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How it Began

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How STRANDS Began:

Is there a story you heard when you were little that really creeped you out, so that long after you heard it or read it, it kept popping back in your mind? After reading “Bluebeard” in the red fairy book when I was a kid, it was that way with me. I remember thinking, How is that a fairy tale? Maybe that was when my touch of fascination with the macabre began. Through the years I’ve always loved reading ghost stories and murder mysteries and gothics, but I also adore fantasy. So, if I could mix Lloyd Alexander and JRR Tolkien with Victoria Holt and Madeline Brent, I would be perfectly satisfied.

My next experience with the story was when I was working with a teenage literary group at the library where I worked. We had a spooky, candle-lit “Ghost Stories At the Library” event, and I read “Bluebeard” aloud, which reminded me how creepy it is.

 Then, a couple of years ago, I couldn’t find a job in Canada, so I had begun trying to treat my writing as a job. I made myself write for at least four hours each weekday and I sold some more magazine stories, but what I wanted to start on was a book—a glorious many-page-long book. Short stories are a delight to write, but a novel is hard work, and I was ready for it. I was reading something (I think it was Emily of New Moon), and it mentioned “Bluebeard’s chamber.” The question shot into my mind, Has anyone ever written a full-length Bluebeard?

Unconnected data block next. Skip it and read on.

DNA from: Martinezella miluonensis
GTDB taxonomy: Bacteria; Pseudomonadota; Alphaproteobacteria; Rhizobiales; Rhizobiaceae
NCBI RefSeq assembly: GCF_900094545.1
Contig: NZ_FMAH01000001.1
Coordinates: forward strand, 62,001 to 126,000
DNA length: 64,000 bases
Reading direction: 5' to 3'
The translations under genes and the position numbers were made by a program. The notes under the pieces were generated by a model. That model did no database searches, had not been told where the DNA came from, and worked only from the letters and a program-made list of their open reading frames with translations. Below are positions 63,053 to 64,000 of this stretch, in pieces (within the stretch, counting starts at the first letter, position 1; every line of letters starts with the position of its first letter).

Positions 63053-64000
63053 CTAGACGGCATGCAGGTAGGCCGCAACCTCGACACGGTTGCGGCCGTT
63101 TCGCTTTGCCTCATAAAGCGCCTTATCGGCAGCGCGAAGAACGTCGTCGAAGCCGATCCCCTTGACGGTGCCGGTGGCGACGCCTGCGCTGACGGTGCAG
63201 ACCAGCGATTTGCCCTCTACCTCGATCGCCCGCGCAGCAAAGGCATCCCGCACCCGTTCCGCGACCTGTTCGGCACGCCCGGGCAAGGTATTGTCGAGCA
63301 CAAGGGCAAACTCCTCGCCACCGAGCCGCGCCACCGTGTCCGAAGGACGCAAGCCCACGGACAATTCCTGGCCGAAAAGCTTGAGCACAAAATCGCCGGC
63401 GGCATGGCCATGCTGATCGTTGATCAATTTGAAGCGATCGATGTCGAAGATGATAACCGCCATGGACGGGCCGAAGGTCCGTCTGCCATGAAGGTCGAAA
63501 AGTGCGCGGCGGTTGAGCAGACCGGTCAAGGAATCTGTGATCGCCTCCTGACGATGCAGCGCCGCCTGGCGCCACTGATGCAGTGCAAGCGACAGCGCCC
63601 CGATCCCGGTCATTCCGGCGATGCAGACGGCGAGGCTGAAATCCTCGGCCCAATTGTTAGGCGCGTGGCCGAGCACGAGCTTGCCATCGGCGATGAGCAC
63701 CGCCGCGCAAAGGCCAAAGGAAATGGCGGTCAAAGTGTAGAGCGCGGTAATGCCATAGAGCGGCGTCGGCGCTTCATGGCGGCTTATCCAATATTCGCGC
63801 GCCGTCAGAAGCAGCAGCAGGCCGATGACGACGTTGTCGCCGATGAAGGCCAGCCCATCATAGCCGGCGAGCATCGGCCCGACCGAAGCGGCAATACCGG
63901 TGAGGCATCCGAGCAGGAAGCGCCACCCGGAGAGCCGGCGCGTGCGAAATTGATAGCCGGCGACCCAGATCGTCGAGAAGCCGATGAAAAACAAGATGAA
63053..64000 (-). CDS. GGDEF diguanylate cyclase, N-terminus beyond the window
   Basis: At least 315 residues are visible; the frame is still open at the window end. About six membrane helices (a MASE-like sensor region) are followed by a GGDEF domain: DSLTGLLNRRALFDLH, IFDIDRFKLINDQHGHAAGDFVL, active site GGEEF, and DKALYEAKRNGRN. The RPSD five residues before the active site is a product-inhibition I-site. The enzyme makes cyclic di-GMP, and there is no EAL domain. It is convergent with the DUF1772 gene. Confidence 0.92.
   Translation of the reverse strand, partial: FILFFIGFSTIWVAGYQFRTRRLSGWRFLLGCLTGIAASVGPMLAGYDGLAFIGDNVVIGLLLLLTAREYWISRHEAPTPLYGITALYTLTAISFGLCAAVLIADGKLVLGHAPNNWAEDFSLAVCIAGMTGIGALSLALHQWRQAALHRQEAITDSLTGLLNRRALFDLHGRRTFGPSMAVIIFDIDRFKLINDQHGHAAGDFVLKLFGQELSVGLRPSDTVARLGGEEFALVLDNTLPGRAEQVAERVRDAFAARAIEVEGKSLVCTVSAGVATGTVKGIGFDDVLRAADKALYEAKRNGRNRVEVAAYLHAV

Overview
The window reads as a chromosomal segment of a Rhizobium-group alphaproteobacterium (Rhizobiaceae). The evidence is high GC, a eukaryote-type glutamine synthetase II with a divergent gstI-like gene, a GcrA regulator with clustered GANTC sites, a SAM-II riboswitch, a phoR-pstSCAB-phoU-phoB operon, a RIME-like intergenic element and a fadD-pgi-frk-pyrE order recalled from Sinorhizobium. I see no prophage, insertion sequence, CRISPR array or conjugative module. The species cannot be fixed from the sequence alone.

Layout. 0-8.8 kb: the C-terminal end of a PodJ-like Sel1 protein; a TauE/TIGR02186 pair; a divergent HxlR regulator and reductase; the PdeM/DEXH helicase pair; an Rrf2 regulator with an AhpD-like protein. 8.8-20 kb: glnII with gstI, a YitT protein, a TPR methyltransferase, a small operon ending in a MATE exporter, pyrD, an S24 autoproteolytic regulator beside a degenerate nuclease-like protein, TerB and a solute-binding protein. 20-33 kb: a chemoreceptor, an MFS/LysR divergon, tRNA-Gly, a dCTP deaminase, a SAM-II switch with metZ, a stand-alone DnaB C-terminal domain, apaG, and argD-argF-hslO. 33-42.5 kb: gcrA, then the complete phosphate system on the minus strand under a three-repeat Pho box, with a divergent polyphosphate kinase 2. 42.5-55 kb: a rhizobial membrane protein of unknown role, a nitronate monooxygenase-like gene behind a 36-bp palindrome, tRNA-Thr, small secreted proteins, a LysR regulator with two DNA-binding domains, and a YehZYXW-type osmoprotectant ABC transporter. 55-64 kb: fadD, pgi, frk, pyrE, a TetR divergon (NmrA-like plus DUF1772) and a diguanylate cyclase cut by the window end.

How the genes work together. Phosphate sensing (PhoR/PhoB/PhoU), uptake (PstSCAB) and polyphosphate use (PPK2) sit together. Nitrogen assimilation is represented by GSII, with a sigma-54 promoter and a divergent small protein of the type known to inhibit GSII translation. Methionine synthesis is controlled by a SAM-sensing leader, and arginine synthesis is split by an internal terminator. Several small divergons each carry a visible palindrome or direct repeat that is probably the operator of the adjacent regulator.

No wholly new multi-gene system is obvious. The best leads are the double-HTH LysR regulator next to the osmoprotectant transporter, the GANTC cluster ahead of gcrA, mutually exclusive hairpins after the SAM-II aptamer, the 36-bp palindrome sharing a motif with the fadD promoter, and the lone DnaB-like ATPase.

I looked into it, and, to my amazement, I couldn’t find anything but a few re-told short stories. Gradually, my characters took form. My heroine was innocent, curious, and canny (kind of how I like to think of myself), and M. Bernard fascinated me. He was charming, sociopathic, but with some vulnerability. I wanted the hero to be a good, good person—a man of God with integrity and some quirks. I wanted this because so many times these days the religious person in books and film turns out to be the crazy villain, and in real life it just isn’t so. And so Gideon was born.

The ghosts of the wives evolved because I wanted them to be more beautiful and sad than scary. I really do love how they turned out.

 

I wrote several chapters using England as my setting, since most Gothics I had read were set in England. But in the middle of the night (which is when many of my best ideas come), I realized that STRANDS wanted to take place in the American South. Mississippi is what I know and love. However, I saw no reason why I had to give up my medieval abbey just because the story had moved to Mississippi, and so M. Bernard brought Wyndriven over.

My preference, as far as the treatment of race in writing, is to have the characters be of different races, but only matter-of-factly—it’s some little piece of them, but not the defining characteristic of either the character or the story’s plot. Because STRANDS takes place among the wealthy in antebellum Mississippi, I had to address the issue of slavery, since twenty percent of white people in the American South (and forty-nine percent in Mississippi) in the 1850’s owned at least one slave. I was concerned about this, for fear of offending anyone, but I also needed to be realistic. I dislike books which take place in the past but impose too much 21st century mindset on the characters. I hope I captured the truth and the attitudes and the problems of the time period without being too preachy or too hesitant.

 I don’t like anachronism, and the copyeditors helped me a lot to prevent this. They told me things like: “The word ‘footwear’ did not come into usage until 1881.”

My goal was to capture the creepiness of the original tale, but to flesh it out in a realistic way—just how did a serial killer continue to make women trust him and fall in love with him? How did he hide his true self, and how did bits of it slip out? How could a clever girl like Sophie realistically agree to marry him?

My editor, Allison Wortche, and many others who read and commented on the different versions of STRANDS, helped me to create a book I am proud of.

 


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